Implied Yields and IPO Issuance

By: SPAC Research

Email: bk@spacresearch.com

Published: August 17, 2020

It was a busy week for those of us digging into the minutiae of SPAC trust account balances, with almost all of the 144 active SPACs filing their quarterly reports for the period ended 6/30/2020.

We frequently get subscriber questions about the historical yield on SPAC common equity. Unfortunately, we don’t have any historical data (though we’ve now started tracking the median yield from our estimated YTM tool). But our analysis below shows the implied yield on SPAC common equity since the beginning of 2019.

We took the amount of cash in trust at each quarterly endpoint, netted out any taxes payable, and compared that to the last trade of each SPAC’s common equity. Then we annualized that discount or premium. (For instance, a SPAC trading at $9.90 with $10.00 in trust and one year remaining would have a 1.0% annualized discount to trust, while a SPAC trading at $9.61 with $10.00 in trust and two years remaining would have a 2.0% annualized discount to trust).

Then we added the 6-month Treasury rate to the annualized discount. The result is the implied yield on SPAC common equity at the end of each quarter back to the beginning of 2019.

You can use the implied yield to get a sense of how cheap or expensive the market is pricing SPAC common equity at a given time. Higher yields mean the market is less optimistic on potential SPAC deals and participants need to get paid more to own the zero coupon bond portion of a SPAC’s ultimate redemption value. Lower yields mean the market is more optimistic and is willing to pay closer to (or above) cash in trust for the option to own the company a SPAC’s sponsor eventually brings to market.

The chart above likely confirms what participants have noticed in active trading. Coming out of the market selloff in Q4 2018, SPACs were weak and yields were high, with the median implied yield at almost 6%. The SPAC market was strong and rallied through 2019, before pulling back to new lows and higher yields in March of this year. Then SPACs went into hyperdrive as exciting business combinations and a broader market recovery drove newfound interest in the product.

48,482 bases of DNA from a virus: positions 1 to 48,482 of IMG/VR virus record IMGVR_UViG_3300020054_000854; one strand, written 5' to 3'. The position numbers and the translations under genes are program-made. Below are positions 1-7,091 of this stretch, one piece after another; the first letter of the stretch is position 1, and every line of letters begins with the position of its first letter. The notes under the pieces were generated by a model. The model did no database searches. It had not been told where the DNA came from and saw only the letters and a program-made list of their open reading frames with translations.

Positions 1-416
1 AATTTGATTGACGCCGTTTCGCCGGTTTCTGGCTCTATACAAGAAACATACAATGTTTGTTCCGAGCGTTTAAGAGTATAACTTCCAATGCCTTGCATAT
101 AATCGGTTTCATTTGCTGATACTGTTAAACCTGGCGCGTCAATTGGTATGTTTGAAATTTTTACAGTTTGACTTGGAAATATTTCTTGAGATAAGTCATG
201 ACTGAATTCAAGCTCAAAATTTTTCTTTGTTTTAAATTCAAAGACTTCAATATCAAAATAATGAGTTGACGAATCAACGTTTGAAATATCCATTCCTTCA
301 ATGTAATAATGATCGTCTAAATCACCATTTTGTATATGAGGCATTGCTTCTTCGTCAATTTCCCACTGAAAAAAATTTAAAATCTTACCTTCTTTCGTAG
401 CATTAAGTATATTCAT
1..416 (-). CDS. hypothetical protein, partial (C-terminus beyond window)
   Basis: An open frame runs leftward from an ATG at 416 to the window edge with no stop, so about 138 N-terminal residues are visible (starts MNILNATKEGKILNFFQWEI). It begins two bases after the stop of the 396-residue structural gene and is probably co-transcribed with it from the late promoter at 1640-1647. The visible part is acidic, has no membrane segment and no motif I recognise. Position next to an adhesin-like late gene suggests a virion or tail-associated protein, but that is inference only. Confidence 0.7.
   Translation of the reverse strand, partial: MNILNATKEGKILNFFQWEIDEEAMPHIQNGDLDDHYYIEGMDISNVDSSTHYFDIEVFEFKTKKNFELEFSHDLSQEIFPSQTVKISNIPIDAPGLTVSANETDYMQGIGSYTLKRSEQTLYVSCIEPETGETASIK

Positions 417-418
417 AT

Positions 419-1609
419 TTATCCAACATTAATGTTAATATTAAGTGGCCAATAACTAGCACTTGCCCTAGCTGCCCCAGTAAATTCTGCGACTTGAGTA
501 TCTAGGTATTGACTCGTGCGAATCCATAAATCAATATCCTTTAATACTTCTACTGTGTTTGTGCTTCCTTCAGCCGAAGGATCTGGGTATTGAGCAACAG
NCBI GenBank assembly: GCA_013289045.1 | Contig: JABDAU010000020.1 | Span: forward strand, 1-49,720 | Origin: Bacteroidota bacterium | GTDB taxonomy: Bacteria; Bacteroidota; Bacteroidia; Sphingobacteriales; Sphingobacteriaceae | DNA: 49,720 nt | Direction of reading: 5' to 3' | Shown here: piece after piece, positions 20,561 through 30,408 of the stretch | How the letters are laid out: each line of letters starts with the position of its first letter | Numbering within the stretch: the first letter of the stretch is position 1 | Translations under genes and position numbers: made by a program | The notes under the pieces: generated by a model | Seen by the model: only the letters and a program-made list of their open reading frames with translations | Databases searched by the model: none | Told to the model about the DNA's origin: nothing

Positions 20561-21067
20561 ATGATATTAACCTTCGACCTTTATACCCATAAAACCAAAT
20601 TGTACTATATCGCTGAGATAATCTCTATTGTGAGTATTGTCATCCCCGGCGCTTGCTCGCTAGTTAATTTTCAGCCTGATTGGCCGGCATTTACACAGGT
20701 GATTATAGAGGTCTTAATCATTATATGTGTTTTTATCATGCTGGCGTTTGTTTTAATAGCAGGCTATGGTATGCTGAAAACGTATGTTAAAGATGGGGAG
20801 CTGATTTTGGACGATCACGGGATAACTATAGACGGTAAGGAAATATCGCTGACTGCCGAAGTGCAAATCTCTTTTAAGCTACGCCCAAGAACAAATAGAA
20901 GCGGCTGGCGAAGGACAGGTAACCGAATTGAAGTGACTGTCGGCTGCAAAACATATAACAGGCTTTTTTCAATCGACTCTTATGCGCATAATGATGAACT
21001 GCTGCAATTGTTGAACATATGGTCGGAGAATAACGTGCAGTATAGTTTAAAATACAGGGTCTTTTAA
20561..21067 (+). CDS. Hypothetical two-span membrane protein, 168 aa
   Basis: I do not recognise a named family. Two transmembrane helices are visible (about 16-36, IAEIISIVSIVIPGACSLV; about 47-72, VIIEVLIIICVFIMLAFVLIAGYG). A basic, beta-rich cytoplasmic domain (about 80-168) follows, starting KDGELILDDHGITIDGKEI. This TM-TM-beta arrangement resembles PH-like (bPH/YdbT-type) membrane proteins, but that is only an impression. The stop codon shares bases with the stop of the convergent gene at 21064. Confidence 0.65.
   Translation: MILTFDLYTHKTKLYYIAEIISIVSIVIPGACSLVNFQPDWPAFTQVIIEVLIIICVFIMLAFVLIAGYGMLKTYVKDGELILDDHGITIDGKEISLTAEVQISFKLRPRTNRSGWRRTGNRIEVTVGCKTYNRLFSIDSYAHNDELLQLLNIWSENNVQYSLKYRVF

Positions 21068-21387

The chart doesn’t quite capture the mania we saw in July — we noted on 7/13/2020 that the median SPAC was yielding -1.3%! But it does generally track the SPAC Research Warrant Index, our other measure of how expensive SPAC securities are.

You can see sentiment has cooled a bit since peaking in late July. Trading activity in common stock reflects that as well, with a number of new IPOs breaking issue and trading below $10 on day one. Plenty of SPAC common shares have traded back into meaningfully positive yields — though many others are firmly negative, as you can see below (and as compared to this chart from a month ago).

Record demand for SPACs precipitated an unprecedented surge of new S-1 filings in July. One might expect that the pullback in stock and warrant prices would propagate through to new issuance as well. But the IPO pipeline continues to set records, and an all-time high 27 SPACs are seeking to raise almost $8bn right now.

Meanwhile, the 10-deal rolling average of warrant coverage has moved to an all-time low. The last 10 SPAC IPOs contained an average of 0.30 warrants per unit, including two with no warrant coverage at all.

Warrant coverage keeps declining but issuance doesn’t show any signs of slowing down. For those who were wondering if Pershing Square Tontine Holdings’ (PSTH) $4bn IPO in July would throw a wrench in the steady stream of IPOs, the answer was: clearly not. Since that time, Churchill Capital Corp IV (CCIV) upsized from $1bn to $1.5bn to $1.8bn, and the underwriters exercised the full shoe for a trust account that has over $2bn in it. SPACs have raised more than $4.5bn in August already, and Dragoneer Growth Opportunities Corp. (DGNR) was able to cut its warrant coverage twice in the week leading up to its IPO and still close its first day of trading at $10.68.

If we’re looking for an explanation of why common stock and warrant prices have pulled back a bit but IPO issuance has remained strong, it’s probably worth looking toward the composition of day one SPAC investors. Historically, SPAC arb funds took most of the available IPO allocations, but it seems likely that the product’s basic appeal of principal-protected downside with equity-like upside has finally taken hold with a much broader investor base.

If a new crop of market participants has made a long-term decision to allocate to SPACs as an asset class without watching every security tick-by-tick, it’s possible the market can support elevated issuance for a while to come. Either way, we’re looking forward to analyzing the recently filed 13Fs this week to see where the traditional SPAC holders stand and how they positioned themselves during Q2.

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